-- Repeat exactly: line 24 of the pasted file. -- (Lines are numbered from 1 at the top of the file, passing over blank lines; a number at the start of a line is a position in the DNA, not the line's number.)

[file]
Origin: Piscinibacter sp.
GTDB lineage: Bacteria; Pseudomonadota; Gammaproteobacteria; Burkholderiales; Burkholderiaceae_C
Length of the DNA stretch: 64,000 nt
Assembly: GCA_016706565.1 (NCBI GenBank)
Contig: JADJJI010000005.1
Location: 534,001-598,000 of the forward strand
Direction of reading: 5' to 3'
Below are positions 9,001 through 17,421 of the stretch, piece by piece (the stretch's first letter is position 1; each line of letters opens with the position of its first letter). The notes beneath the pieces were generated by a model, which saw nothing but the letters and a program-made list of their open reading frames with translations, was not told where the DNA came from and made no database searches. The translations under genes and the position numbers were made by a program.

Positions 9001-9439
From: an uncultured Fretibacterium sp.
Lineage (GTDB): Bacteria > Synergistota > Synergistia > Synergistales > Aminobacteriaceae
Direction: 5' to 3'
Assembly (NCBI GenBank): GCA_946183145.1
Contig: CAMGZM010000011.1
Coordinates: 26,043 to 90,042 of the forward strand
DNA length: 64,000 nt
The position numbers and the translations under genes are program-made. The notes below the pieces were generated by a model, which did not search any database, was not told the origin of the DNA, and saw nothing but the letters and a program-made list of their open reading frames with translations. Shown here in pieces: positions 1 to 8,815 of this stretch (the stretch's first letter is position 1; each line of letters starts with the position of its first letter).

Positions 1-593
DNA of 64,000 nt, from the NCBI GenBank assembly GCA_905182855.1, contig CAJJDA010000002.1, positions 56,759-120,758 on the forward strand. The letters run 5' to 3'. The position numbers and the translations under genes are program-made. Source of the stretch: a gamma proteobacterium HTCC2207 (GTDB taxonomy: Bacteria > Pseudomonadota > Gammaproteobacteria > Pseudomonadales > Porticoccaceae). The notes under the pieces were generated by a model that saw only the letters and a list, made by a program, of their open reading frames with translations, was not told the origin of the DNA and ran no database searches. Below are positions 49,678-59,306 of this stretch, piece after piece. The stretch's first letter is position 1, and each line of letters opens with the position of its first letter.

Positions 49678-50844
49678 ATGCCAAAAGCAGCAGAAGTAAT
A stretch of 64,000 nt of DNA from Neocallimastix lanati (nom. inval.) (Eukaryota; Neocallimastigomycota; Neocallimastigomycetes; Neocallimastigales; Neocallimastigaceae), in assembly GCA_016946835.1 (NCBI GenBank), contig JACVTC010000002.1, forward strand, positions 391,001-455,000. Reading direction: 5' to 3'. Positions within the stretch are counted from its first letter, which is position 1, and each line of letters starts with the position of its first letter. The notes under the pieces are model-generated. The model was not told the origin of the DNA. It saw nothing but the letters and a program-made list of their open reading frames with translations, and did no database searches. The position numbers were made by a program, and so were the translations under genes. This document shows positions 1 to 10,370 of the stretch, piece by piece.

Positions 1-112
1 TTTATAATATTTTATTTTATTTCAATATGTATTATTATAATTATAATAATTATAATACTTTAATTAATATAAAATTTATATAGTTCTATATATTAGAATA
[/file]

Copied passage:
1 TTTATAATATTTTATTTTATTTCAATATGTATTATTATAATTATAATAATTATAATACTTTAATTAATATAAAATTTATATAGTTCTATATATTAGAATA